Don’t Let Perfection Stop Your Progress Toward Being a Great Writer

This week we’re talking about The Seinfeld Method and how it can help you achieve your goals while in the middle of your busy, hectic life.

So far, we’ve looked at focusing on not breaking the chain to create a habit and visual motivator to consistently take action. And, we discussed how taking action, rather than doing an activity, is a faster way to accomplish your goal.

Now that you know what actions you’re going to be taking – and hopefully it includes writing – you’ll actually have to … act!

And, when it comes to writing, sometimes that simple act can be very difficult.

I can remember finishing the first act on a script I was working on, and I felt it was solid. Then I had to start the daunting second act – which is the largest act in a screenplay – and I just stared at the blank page with my fingers resting on the keyboard … for what felt like an eternity.

Everything that popped into my head just wasn’t as good as the first act. I’d start to write … then read it … hated it … then immediately deleted it. I was going nowhere fast. It was a real struggle for me.

Later, I was in a screenwriting workshop with script consultant, Michael Hauge, and I was discussing my dilemma with him … when he said something to me that was totally liberating …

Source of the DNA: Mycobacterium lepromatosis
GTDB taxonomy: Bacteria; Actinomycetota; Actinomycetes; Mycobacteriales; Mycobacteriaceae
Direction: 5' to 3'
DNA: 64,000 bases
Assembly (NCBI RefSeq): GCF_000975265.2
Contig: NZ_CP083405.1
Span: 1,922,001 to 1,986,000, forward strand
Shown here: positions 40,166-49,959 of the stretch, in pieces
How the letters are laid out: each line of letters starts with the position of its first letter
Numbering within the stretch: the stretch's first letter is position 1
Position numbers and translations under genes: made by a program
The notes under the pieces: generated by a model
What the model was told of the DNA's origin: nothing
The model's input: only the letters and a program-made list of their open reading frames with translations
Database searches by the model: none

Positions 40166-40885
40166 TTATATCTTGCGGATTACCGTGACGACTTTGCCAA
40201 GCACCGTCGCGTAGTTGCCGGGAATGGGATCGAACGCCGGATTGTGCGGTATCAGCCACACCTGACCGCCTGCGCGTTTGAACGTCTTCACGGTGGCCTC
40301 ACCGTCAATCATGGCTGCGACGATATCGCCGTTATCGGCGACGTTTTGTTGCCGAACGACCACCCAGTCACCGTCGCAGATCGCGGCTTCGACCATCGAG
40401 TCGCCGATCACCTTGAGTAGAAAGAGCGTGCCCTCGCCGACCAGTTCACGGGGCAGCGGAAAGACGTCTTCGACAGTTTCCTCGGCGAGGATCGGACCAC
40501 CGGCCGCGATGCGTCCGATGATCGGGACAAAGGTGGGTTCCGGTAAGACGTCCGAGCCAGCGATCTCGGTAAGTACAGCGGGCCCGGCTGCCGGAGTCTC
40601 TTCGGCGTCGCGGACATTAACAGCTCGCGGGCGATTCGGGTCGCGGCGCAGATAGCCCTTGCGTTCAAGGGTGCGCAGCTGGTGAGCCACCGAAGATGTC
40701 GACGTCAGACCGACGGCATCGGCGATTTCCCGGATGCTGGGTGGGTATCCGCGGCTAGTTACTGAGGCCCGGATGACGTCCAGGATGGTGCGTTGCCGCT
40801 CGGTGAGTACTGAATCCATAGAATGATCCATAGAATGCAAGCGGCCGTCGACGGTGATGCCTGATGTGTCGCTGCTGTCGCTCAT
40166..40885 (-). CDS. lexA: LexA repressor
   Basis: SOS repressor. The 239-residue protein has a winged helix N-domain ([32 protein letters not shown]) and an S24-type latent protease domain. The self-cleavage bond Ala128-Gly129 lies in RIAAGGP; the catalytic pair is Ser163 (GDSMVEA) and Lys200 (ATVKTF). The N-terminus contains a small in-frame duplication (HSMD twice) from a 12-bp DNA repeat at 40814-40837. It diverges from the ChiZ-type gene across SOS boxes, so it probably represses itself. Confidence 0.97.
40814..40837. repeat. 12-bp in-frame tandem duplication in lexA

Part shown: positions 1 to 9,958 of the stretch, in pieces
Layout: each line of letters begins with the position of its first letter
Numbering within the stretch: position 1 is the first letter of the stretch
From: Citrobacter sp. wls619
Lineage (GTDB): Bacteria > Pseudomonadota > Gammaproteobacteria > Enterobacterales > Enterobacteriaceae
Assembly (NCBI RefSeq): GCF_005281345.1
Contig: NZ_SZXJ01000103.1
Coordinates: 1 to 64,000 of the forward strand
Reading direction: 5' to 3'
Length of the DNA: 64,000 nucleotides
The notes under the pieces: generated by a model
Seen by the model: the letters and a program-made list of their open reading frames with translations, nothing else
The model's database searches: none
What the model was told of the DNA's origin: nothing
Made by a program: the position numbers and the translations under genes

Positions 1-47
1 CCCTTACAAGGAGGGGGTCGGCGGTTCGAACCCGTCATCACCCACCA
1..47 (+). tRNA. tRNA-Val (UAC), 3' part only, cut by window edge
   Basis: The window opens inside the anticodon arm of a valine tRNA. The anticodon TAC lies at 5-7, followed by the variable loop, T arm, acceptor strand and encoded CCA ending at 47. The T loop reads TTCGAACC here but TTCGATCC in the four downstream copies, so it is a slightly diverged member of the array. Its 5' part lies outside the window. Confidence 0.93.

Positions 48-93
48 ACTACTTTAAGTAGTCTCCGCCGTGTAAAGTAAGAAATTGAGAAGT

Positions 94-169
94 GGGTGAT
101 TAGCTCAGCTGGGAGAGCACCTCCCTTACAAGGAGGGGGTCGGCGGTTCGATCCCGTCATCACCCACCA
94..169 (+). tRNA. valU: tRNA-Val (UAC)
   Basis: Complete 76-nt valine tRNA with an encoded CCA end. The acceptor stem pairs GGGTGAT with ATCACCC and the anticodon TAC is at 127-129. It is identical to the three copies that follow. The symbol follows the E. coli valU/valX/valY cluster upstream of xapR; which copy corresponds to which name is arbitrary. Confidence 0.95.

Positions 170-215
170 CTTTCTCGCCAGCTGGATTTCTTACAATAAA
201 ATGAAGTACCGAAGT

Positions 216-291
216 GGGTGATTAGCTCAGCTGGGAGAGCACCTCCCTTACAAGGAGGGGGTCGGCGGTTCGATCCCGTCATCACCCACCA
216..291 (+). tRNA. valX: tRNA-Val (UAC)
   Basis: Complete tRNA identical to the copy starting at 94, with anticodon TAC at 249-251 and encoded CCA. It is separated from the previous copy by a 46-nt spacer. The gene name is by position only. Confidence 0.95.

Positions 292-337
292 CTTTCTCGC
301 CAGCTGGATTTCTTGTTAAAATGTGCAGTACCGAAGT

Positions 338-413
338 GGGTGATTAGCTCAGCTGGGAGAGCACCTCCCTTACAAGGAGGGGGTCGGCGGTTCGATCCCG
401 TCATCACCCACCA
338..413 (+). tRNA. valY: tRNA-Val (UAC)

“Don’t get it right, get it written.”

In my quest to write the second act as “perfectly” as I believed I wrote the first act, I was unknowingly stifled by the paralysis of perfection.

This can be the cause for writer’s block, procrastination and lack of self-confidence.

But, when you just allow yourself to “not get it right” and just “get something written” … you free the creative muse … and the writing process starts to flow.

Remember … we’re not looking for perfection in the first draft – we’re looking for progress. And, with progress comes improvement … which leads to self-confidence … that breeds consistent quality work.

In the story I told you on Monday … Jerry Seinfeld told the young comedian to write a joke every day.

Jerry didn’t say to write a great joke, or even a funny joke … he just said to write a joke.

He said the way to be a better comic was to create better jokes … and the way to create better jokes was to write every day.

And, that’s your goal …

To be a better copywriter, you just have to write every day … and it doesn’t have to be perfect, it just has to be written.

By the way, that first act I thought was “perfect” had to be re-written numerous times. Everything about writing is re-writing. So, just let the fingers fly over the keyboard and the pen sail across the paper …

We’re striving for progress – not perfection!